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Thread: playing MIDI through PC speaker on an XT

  1. #1

    Default playing MIDI through PC speaker on an XT

    Hi,

    I am trying to play a MIDI file through the PC speaker on my XT with an NEC V20 running at 12MHz. I am using the MIDIPLAY utility written by James Allwright from here http://www.bttr-software.de/freesoft/sound.htm. The actual download link has long gone, but I managed to download the ZIP file via archive.org and attached it to this post.

    This tool actually plays various MIDI file nicely through the PC speaker on my 286/386. However, on my XT, after loading the file for a few seconds, it simply plays a short beep and quits. I compiled the code using Personal C Compiler (http://vetusware.com/download/Person...01.2d/?id=4526), which was originally used by the author, and suspected that the problem lies within the assembly code in NOTE.A that is responsible for playing sound. This code is called from MIDIPLAY.C in a while loop to play the MIDI note by note:

    Code:
    while (place != NULL) {
        note(place->pitch, place->start);
        place = place->next;
    };
    This is the actual code to play a note:

    Code:
    dosound:
    
    in al, 61h
    push ax
    or al, 03h
    out 61h, al ; turn speaker on
    xor si, si
    
    mov ax, [bp+4] ; timer interval
    push ax
    mov al, 0B6h
    out 43h, al
    pop ax
    out 42h, al
    mov al, ah
    out 42h, al   ; set up interval
    
    call delay
    
    pop ax
    out 61h, al ; turn speaker off
    
    endtune:
    
    mov sp, bp ; restore stack pointer
    pop bp
    ret
    
    delay:
    
    mov cx, word [bp+8] ; high word
    mov dx, word [bp+6] ; low word
    mov ah, 86h
    int 15h
    ret
    Basically on my XT, the program parses the MIDI file and reads the list of notes into memory properly. However, when it comes to playback, each note will only be played for maybe a few milliseconds at most, instead of the specified pitch and duration, so every MIDI file will sound like a single 'beep' when played. There is no problem with the PC speaker on my XT, as games with PC speaker sounds work just fine.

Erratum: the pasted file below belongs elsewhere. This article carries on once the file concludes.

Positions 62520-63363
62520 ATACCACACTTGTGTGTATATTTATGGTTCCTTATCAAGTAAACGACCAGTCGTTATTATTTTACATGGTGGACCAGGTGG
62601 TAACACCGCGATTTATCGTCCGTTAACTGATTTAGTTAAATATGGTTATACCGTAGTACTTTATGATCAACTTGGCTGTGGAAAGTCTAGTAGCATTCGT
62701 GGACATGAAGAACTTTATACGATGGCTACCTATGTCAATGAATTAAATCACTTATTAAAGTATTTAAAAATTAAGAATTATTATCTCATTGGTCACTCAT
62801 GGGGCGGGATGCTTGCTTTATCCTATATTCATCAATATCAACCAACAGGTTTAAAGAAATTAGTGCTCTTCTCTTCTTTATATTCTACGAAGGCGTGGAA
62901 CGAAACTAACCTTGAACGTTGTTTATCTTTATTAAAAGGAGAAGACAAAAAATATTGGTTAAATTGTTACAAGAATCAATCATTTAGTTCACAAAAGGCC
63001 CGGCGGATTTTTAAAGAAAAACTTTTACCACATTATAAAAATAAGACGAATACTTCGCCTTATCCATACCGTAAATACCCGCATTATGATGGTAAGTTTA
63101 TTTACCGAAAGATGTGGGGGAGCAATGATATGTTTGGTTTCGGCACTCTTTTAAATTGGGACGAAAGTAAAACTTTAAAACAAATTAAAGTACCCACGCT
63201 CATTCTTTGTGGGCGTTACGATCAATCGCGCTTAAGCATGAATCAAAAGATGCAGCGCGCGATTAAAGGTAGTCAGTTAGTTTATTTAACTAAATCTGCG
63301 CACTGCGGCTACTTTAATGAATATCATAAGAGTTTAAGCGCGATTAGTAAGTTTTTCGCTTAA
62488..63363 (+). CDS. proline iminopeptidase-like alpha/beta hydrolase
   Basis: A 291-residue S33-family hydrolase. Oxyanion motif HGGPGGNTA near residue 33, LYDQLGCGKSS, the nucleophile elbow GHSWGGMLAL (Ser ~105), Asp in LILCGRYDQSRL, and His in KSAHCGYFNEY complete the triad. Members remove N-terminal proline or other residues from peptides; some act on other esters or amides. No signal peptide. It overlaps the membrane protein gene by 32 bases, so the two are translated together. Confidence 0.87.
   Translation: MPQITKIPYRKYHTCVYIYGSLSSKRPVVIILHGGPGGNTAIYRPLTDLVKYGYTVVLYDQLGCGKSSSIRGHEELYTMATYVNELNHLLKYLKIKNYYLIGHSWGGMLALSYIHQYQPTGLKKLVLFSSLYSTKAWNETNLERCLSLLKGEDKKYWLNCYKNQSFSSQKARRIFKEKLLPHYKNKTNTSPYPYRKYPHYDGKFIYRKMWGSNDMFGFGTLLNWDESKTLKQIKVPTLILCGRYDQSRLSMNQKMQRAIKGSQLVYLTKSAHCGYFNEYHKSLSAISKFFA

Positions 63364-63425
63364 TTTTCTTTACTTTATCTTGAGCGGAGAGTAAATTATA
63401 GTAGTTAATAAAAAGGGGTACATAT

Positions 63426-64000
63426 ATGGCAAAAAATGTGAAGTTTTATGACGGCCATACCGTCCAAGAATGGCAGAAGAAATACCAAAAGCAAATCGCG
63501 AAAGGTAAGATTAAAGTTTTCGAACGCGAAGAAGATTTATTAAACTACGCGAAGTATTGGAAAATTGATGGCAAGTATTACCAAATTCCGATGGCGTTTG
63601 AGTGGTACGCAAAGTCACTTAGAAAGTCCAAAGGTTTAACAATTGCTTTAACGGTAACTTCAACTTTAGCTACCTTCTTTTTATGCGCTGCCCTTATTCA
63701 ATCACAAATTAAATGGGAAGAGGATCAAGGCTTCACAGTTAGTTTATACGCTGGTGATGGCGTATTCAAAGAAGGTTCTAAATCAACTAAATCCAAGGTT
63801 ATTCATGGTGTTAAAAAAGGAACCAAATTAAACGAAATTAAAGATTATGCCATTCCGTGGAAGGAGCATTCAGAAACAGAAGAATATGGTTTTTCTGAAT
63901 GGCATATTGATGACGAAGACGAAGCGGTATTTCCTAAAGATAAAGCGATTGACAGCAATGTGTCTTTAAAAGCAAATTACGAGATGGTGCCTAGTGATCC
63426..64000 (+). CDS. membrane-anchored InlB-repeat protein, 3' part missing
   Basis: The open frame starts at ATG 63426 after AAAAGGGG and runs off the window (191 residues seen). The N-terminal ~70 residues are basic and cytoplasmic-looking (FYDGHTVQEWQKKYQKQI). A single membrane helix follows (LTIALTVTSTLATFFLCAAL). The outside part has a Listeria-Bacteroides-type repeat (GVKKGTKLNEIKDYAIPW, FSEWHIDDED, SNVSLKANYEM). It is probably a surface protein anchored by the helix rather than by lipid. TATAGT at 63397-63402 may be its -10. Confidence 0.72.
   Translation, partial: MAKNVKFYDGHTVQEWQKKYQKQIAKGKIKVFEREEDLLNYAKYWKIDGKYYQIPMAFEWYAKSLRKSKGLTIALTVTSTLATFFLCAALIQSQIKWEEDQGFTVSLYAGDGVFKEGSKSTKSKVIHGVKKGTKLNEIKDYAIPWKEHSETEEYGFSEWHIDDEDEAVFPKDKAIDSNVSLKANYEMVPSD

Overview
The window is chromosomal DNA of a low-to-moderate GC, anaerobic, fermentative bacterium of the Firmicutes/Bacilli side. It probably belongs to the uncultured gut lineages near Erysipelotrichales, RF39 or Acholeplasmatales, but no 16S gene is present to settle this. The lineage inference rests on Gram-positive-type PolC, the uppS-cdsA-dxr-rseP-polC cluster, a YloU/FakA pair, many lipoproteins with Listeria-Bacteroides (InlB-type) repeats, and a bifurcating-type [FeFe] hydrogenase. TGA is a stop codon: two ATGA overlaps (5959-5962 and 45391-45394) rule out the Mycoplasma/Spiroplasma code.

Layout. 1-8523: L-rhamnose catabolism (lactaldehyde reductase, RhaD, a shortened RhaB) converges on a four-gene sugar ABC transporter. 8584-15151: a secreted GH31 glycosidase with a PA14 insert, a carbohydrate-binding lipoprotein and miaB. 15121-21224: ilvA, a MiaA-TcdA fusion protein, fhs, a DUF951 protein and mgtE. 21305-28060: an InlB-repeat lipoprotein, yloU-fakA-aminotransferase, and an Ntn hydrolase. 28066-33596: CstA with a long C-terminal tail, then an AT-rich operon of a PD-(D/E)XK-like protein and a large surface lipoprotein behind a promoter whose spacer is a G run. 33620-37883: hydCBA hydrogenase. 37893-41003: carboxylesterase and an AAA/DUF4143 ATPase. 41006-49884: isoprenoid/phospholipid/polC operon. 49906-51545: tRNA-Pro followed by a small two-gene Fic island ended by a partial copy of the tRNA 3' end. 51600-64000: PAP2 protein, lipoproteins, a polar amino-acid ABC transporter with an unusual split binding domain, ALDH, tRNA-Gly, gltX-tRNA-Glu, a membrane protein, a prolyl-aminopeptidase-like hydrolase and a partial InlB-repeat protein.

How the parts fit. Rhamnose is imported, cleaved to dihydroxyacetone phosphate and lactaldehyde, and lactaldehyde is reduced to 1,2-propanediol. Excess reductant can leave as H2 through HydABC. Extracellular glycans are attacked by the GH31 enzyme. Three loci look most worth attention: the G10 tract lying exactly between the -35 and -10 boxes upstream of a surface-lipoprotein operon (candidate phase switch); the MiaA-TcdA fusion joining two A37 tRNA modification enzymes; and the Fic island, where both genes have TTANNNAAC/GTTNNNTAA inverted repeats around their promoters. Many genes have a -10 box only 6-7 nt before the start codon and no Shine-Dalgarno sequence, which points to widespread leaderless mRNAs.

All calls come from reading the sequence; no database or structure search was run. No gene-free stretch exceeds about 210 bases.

Any ideas what may cause the code to fail to work on an XT?
    Attached Files Attached Files
    Last edited by mdanh2002; February 26th, 2018 at 06:58 PM.

  2. #2
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    I believe that the AH=86h/int 15h call was first implemented in the 5170. See Ralf Brown's List on this function

  3. #3

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    Quote Originally Posted by Chuck(G) View Post
    I believe that the AH=86h/int 15h call was first implemented in the 5170. See Ralf Brown's List on this function
    Instead of using INT 15h with AH=86H, do you know what I can use for the thing to work on my XT as well as my 286/386?
    Last edited by mdanh2002; February 27th, 2018 at 12:18 AM.

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    Quote Originally Posted by mdanh2002 View Post
    Instead of using INT 15h with AH=86H, do you know what I can use for the thing to work on my XT as well as my 286/386?